Give grease a chance: Federal Way wants your cooking oil | PHOTOS

Rather than dumping cooking oil in the kitchen sink or toilet, consider the impact of giving grease a chance.

Federal Way unveiled its first used cooking oil collection site March 28 at French Lake Dog Park, 31531 1st Ave. S. Seattle-based General Biodiesel, which is partnering on the project, will convert the oil into fuel — and keep it from polluting Puget Sound and other waterways.

Cooking oil wreaks havoc on underground water pipes. The oil builds up over time, especially in the vicinity of restaurants and businesses.

At Wednesday's event, Lakehaven Utility District officials provided a representation of what could happen to water pipes due to improper disposal of cooking oil. A small piece of pipe was coated on the inside with solidified grease that was a few inches thick. (SEE PHOTOS)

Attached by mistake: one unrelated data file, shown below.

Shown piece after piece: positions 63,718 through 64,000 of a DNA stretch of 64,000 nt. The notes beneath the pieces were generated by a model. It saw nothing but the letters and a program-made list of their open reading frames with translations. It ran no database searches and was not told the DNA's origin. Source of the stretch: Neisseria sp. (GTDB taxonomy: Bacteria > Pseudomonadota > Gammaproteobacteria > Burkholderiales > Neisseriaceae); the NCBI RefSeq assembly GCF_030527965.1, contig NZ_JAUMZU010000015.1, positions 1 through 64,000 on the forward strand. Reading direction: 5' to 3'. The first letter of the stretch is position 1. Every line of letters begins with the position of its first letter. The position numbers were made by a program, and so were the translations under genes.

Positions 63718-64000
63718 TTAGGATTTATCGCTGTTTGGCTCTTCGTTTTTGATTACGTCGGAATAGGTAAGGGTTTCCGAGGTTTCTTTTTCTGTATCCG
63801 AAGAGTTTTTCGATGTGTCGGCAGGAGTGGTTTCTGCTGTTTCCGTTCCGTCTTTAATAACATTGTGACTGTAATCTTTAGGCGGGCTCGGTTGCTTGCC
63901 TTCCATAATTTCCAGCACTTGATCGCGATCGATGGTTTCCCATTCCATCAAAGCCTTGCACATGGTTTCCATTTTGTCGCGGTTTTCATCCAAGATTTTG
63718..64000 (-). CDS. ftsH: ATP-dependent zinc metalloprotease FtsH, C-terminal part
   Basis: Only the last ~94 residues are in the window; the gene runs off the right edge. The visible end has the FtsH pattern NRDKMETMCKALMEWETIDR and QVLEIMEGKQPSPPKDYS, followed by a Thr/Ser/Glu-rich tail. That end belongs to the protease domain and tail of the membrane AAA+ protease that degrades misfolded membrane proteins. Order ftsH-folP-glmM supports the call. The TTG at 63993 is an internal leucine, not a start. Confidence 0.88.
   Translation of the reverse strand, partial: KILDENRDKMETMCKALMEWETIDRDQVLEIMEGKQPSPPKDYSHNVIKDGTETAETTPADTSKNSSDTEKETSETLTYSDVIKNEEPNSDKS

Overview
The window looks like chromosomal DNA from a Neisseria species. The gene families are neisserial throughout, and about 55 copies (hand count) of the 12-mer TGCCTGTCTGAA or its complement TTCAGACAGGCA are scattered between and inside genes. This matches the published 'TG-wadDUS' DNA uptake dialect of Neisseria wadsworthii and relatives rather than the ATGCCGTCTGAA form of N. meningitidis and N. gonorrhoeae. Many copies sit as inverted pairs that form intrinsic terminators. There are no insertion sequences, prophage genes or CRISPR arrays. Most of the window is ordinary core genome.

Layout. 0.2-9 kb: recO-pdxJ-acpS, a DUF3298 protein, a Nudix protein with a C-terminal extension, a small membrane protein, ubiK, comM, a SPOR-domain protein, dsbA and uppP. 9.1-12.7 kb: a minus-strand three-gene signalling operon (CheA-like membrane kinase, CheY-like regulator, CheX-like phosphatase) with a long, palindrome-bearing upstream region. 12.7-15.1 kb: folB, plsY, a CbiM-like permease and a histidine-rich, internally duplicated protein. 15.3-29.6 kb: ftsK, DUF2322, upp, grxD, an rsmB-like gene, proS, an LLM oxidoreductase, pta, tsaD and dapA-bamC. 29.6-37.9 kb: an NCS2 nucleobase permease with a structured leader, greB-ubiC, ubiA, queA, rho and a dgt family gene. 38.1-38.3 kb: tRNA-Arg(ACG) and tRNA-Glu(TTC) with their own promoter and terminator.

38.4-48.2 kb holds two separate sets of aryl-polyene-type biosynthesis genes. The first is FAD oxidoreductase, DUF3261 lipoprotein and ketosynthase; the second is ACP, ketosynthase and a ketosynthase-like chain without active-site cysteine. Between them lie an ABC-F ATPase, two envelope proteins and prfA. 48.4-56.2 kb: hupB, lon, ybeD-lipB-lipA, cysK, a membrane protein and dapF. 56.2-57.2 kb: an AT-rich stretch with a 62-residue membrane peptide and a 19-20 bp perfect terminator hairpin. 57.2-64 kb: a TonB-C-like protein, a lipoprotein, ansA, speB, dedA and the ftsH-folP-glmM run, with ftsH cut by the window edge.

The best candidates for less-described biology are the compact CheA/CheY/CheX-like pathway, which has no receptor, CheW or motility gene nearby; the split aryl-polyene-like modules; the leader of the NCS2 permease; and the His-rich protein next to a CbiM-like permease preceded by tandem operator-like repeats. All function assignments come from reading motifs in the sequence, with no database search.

Lakehaven regularly flushes nearly 800,000 feet of piping a year, said commissioner Tim McClain. Although it is unknown how much cooking oil is dumped into the general wastewater supply, McClain said the city's collection site is a good way to promote the recycling of cooking oil.

"The idea is to get people to use it," McClain said of the effort. "Right now, the only place (to dispose of cooking oil) is the garbage or down the drain."

Cooking oil can replace standard diesel fuel and create greater fuel economy in certain vehicles. Gina Tallarigo of Kent brought her biodiesel-powered 2002 Volkswagen Jetta TDI to the scene. Her car averages up to 60 miles per gallon of biodiesel. Tallarigo said she once drove from Eugene, Ore., to Kent on one-quarter of a tank of fuel.

Several students from Saghalie Middle School and Todd Beamer High School attended the March 28 ceremony, which featured breakout sessions about biodiesel and recycling. Saghalie seventh-grader Valerie McNolty, 13, christened the used cooking oil collection receptacle. McNolty was selected for the honor after winning a student essay contest.


To view photos from Wednesday's event, click here.

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